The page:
Beau, Lee, The Bomb and Me: A (Rapid Fire) Review

Beau, Lee, the Bomb and Me by Mary McKinleyBeau, Lee, The Bomb and Me by Mary McKinley (2014)

It’s bad enough being smart or fat in a high school with known bullying issues, Rusty Winters is both. It’s even worse to be gay, which is unfortunate for new kid Beau Gales.

When Beau arrives, Rusty’s first thought is relief when she thinks the school might have someone else to target for a while. But when Rusty and Beau become fast friends, it hits her hard when Beau’s bullying escalates to a beating on his way home. Rusty and fellow misfit Leonie readily agree to follow Beau when he decides to run away to San Francisco to ask his gay uncle for advice.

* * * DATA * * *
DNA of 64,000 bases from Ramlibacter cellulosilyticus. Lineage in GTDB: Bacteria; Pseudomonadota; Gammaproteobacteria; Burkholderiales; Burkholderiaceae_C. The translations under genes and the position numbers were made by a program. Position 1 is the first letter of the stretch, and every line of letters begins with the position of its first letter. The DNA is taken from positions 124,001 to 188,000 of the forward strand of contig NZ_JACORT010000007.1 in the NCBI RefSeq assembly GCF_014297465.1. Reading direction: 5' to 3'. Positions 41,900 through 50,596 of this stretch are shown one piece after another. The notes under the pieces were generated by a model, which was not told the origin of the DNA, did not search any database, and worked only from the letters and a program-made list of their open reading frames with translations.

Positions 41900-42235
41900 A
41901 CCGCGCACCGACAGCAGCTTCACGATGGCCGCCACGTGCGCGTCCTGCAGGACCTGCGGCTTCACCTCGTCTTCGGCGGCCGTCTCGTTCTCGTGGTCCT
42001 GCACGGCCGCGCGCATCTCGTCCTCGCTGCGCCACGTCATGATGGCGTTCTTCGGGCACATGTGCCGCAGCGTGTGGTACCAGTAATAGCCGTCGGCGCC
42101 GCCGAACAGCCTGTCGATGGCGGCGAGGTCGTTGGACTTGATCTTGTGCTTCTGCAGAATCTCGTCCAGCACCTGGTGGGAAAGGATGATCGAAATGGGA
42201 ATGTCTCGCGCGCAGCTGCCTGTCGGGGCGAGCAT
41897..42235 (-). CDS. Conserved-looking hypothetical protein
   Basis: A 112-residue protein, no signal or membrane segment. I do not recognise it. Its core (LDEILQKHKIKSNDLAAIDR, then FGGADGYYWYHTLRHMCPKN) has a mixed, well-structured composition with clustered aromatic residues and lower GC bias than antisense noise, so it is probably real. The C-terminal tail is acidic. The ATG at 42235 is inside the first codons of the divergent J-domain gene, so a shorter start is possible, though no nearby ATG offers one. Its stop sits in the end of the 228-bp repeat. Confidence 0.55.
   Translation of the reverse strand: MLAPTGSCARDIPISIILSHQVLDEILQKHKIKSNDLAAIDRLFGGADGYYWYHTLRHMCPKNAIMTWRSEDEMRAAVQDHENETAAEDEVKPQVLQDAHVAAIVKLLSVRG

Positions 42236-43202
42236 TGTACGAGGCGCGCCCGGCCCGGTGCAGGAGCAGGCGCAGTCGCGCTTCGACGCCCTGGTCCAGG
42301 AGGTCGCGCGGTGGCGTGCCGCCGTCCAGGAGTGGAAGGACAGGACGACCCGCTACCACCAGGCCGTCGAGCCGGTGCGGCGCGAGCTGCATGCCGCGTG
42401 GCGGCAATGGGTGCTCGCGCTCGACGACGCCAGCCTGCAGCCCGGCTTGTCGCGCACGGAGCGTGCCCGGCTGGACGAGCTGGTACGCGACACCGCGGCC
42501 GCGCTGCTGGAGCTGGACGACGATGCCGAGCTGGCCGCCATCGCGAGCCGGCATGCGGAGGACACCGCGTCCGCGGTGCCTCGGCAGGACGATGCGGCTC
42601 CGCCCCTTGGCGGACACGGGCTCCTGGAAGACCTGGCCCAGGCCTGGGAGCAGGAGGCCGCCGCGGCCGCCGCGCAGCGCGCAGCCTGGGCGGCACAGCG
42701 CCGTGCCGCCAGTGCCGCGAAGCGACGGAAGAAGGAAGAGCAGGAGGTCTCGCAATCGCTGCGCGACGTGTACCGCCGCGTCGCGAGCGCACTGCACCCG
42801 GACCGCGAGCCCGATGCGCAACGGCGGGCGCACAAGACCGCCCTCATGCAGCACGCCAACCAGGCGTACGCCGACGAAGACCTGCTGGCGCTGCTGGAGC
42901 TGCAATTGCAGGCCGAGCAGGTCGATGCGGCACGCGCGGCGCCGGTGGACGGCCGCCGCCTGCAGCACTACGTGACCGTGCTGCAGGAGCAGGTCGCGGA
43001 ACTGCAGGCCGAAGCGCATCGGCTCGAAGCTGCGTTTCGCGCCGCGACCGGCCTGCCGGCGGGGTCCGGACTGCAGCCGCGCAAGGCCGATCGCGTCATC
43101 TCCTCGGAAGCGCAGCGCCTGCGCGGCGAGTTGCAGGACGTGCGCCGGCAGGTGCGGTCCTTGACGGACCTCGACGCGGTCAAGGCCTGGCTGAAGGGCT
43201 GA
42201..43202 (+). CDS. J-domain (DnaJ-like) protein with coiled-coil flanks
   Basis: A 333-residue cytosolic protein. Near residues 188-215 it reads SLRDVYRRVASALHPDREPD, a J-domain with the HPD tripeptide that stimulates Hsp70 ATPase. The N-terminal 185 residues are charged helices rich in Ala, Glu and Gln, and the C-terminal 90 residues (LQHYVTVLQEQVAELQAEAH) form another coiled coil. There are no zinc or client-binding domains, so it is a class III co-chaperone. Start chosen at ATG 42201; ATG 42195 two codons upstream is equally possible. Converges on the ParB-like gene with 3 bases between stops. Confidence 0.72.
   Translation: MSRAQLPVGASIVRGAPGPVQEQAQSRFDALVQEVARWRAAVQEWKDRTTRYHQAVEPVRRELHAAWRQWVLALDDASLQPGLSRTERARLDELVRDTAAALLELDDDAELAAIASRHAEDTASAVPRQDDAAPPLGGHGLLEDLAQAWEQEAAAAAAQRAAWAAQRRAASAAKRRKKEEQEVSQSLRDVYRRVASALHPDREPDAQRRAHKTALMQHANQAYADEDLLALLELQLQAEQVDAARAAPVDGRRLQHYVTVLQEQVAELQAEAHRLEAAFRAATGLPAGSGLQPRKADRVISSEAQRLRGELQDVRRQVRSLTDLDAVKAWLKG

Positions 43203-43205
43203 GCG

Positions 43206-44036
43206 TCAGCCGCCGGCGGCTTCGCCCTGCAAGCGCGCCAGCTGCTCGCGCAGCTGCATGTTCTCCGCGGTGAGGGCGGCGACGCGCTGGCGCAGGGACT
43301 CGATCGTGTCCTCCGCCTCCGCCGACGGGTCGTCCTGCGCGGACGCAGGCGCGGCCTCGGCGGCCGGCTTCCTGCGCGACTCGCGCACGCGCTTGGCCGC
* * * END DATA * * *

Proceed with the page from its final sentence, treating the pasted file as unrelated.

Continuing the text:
This road-trip novel is peppered with nods to The Wizard of Oz that range from clever to heavy-handed. A detour to the town of Forks (of “Twilight” fame) and numerous additional plot points—including the friends deciding how to properly deal with Leonie’s molestation by her teacher and others, a car-jacking, and more—force much of the character development off-page in the form of time jumps and informative asides.

Lengthy passages about the devastating effects of the AIDS outbreak, often reductive explanations of the gay rights movement, and numerous reminders about the importance of tolerance lend a self-righteous tone to the narrative.

While the issues of bullying and gay rights are timely, outmoded pop-culture references and odd slang choices lend a dated feel to this novel. Worth a look for those hoping to flesh out their LGBTQ or bullying selections as well as hardcore Oz-philes. A good choice to pair with Two Boys Kissing by David Levithan.

*A slightly different version of this review appeared in an issue of School Library Journal from which it can be seen in various sites online*

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